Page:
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History of Red House, Putnam County, West Virginia

Civil War Action Marker, Photographed By J. J. Prats, July 13, 2015. (The Historical Marker Database, HMdb.org)

Note: The following history was part of a publication titled “Sixteenth Annual Putnam County Homecoming” (dated September 12, 1948). The author, D.L. Ambler, Sr., was well known to county residents of that era, having served as Sheriff from 1933 to 1938. Mr. Ambler was the head of State Roads in Putnam County and resided in Red House when he compiled this history. His brother, Dr. Charles Ambler, was a noted historian who headed the history department at West Virginia University.

History of Red House, Putnam County, West Virginia
By D.L. Ambler

The village of Red House, Putnam County, is located on the Land Grant made by George the Third of Great Britain to George Washington, December 1, 1773, for his service in the French and Indian wars. The Land Grant at that time contained 7,276 acres and extended from Buffalo Creek to Poca River. George Washington stated in his Will that William Augustine Washington and others were to have all his property in the Kanawha Valley and this Will was duly probated in Fairfax County, Virginia, January 20, 1800.

By a partition suit in the Washington family, Lawrence A. Washington, who was one of the first Justices of the Peace of Putnam County, was allotted the lands at that time known as the Red House property. George W. Summers in his Historical Sketch in the Charleston Gazette, states that if George Washington had been designated as King of the United States of America, at the time of his death his next of kin by the English law of lineal descent, would have been Augustine Washington who lived at Red House. But because George Washington had found monarch rule intolerable to the American people and had helped them win their victory over it, he refused the throne of what has become one of the greatest nations of the world today.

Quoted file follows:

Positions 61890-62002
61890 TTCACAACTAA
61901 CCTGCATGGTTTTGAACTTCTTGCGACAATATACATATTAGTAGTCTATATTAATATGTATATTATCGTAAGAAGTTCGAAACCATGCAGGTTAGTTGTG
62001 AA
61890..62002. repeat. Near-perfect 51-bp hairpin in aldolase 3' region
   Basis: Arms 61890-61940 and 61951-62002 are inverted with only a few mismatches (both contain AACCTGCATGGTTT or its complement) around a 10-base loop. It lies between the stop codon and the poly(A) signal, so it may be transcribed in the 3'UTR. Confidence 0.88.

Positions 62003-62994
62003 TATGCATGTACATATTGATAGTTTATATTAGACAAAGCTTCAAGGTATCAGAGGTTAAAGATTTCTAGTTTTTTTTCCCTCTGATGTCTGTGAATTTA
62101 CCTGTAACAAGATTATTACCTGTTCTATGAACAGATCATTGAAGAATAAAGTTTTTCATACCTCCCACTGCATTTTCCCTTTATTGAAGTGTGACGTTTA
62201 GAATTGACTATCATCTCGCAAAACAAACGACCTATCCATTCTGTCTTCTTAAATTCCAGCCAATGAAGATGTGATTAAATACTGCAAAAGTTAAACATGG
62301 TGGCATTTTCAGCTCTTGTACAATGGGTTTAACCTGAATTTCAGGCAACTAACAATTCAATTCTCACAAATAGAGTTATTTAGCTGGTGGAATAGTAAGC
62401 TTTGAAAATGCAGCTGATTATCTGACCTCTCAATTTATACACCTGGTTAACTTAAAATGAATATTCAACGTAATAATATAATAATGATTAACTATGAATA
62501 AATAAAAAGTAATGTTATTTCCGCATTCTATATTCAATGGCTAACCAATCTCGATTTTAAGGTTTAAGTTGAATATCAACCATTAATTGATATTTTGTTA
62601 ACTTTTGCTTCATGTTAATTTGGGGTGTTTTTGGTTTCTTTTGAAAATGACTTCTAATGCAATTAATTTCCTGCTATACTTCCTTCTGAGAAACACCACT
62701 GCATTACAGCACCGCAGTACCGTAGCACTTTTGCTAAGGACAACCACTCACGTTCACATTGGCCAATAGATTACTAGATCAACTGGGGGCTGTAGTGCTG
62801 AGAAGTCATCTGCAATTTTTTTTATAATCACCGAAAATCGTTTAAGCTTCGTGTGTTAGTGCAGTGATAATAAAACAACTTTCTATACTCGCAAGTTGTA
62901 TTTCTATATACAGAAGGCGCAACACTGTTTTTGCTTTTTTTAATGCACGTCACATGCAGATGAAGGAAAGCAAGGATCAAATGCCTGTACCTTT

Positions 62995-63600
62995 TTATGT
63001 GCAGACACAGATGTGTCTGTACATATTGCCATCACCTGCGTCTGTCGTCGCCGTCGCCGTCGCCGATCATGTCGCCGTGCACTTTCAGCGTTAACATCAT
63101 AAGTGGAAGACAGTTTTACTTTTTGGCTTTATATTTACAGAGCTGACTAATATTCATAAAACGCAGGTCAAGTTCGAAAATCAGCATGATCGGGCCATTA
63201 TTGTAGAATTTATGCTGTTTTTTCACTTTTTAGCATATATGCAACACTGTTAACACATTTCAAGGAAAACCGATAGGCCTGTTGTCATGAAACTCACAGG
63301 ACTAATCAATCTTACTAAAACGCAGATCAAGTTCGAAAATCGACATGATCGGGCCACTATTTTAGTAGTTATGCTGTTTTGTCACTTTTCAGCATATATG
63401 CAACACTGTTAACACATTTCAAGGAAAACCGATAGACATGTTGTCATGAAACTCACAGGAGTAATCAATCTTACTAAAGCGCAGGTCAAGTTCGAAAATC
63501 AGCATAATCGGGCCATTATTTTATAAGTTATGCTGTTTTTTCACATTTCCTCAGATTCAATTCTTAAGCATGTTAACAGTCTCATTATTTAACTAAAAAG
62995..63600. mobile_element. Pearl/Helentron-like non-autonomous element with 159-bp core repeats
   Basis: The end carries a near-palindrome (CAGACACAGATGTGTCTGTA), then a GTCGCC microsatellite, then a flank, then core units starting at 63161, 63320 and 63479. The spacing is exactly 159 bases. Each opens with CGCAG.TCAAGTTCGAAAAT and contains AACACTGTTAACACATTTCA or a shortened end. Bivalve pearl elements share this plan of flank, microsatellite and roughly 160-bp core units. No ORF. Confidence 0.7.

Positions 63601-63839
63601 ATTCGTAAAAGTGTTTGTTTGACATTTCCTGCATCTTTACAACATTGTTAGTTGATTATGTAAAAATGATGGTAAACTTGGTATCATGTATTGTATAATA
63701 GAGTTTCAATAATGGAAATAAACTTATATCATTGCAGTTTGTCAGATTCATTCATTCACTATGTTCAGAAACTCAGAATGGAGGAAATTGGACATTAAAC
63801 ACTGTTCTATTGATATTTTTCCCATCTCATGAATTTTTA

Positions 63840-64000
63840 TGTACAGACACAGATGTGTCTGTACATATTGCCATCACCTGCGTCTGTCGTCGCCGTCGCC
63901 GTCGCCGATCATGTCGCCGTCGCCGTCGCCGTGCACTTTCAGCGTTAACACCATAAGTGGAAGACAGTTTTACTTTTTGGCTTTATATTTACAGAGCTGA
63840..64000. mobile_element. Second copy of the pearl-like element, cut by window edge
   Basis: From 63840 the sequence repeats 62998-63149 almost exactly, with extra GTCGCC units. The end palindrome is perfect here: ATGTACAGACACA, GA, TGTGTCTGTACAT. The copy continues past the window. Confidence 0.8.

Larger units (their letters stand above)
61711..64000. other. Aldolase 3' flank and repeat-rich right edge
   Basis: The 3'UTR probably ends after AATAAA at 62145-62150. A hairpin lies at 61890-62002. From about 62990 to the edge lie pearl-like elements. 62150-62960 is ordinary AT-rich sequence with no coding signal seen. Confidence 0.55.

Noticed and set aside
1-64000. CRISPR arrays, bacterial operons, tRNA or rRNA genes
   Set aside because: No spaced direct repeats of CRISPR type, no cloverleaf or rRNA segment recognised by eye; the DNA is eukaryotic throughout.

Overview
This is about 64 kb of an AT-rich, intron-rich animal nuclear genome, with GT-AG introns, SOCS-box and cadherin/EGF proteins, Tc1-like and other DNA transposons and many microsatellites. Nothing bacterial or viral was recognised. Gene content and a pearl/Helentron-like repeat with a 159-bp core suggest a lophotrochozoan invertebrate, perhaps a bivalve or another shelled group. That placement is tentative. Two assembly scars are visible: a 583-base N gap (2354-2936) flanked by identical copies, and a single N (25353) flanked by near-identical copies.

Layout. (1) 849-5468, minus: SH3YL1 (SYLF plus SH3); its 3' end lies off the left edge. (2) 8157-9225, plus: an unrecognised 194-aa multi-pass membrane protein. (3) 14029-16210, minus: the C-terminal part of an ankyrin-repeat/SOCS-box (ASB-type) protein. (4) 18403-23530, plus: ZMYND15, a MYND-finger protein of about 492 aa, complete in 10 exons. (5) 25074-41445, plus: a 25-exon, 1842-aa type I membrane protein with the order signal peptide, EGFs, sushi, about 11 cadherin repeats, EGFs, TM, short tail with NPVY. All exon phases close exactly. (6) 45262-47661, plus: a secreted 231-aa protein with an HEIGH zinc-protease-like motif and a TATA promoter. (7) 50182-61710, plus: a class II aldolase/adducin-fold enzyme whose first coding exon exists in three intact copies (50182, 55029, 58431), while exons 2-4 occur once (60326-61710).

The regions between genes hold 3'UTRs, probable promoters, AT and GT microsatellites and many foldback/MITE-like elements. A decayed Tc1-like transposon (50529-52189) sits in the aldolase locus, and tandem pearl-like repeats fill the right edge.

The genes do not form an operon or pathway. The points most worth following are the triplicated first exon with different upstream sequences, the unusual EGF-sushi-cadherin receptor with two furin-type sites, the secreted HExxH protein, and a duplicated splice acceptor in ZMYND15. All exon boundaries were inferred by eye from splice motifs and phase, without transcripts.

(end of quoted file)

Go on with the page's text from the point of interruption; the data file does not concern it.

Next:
The first settlement was made at Red House Shoals about the year 1806 and was known by that name until recent years, when the Post Office Department shortened the name to Red House. The village is located on the north bank of the Kanawha River opposite Winfield. Just to the rear of the village and arising almost perpendicularly, is Red Rock, a precipice towering to the height of 456 feet. It is remarkable for its red appearance. The summit is crowned with lofty pines and cedars and it is the first object which the traveler ascending the Kanawha beholds, suggestive of mountain scenery.

Before there was even a road to travel by ox-cart through the Kanawha Valley forest, a family named Harmon settled near Red House at what is known as Little Guamo Creek. They obtained a Land Grant from the British government, written on a piece of parchment. The title was filed at Richmond, Virginia, when the U.S. government was formed. Later when West Virginia was formed, it was filed in Putnam County. At that time the Kanawha River was not navigable. The first shipping in the valley was by keel boats operated by man power and push poles.

In the year 1819—the same year in which the first steamboat crossed the Atlantic Ocean—a steamboat called “Robert Thompson” ascended the Great Kanawha River for the purpose of ascertaining whether it was navigable to Charleston. The voyage continued as far as Red House Shoals where two days were spent in a vain effort to pass the rapids and the boat returned to the Ohio River.

The officers reported to the Virginia Assembly the result of the experimental voyage, and that body in 1820 made the first appropriation for the improvement of the river. However, the Red House Shoals baffled rivermen until the pressing need for river transportation during the Civil War brought about blasting and an improvement in this mode of travel.

The first school taught in Union District was by a gentleman named John Armstrong about the year 1830. The schoolhouse was a hewed log building which stood about one mile below Red House on what is now the John Lynn Noffsinger farm. It was afterwards occupied as storehouse and post office by Charles Bronough. The first free school building was erected in the year 1868 and was located five miles back of Red House. It was a hewed log structure called Fairview and has since been replaced by a frame house now known as Grandview schoolhouse.

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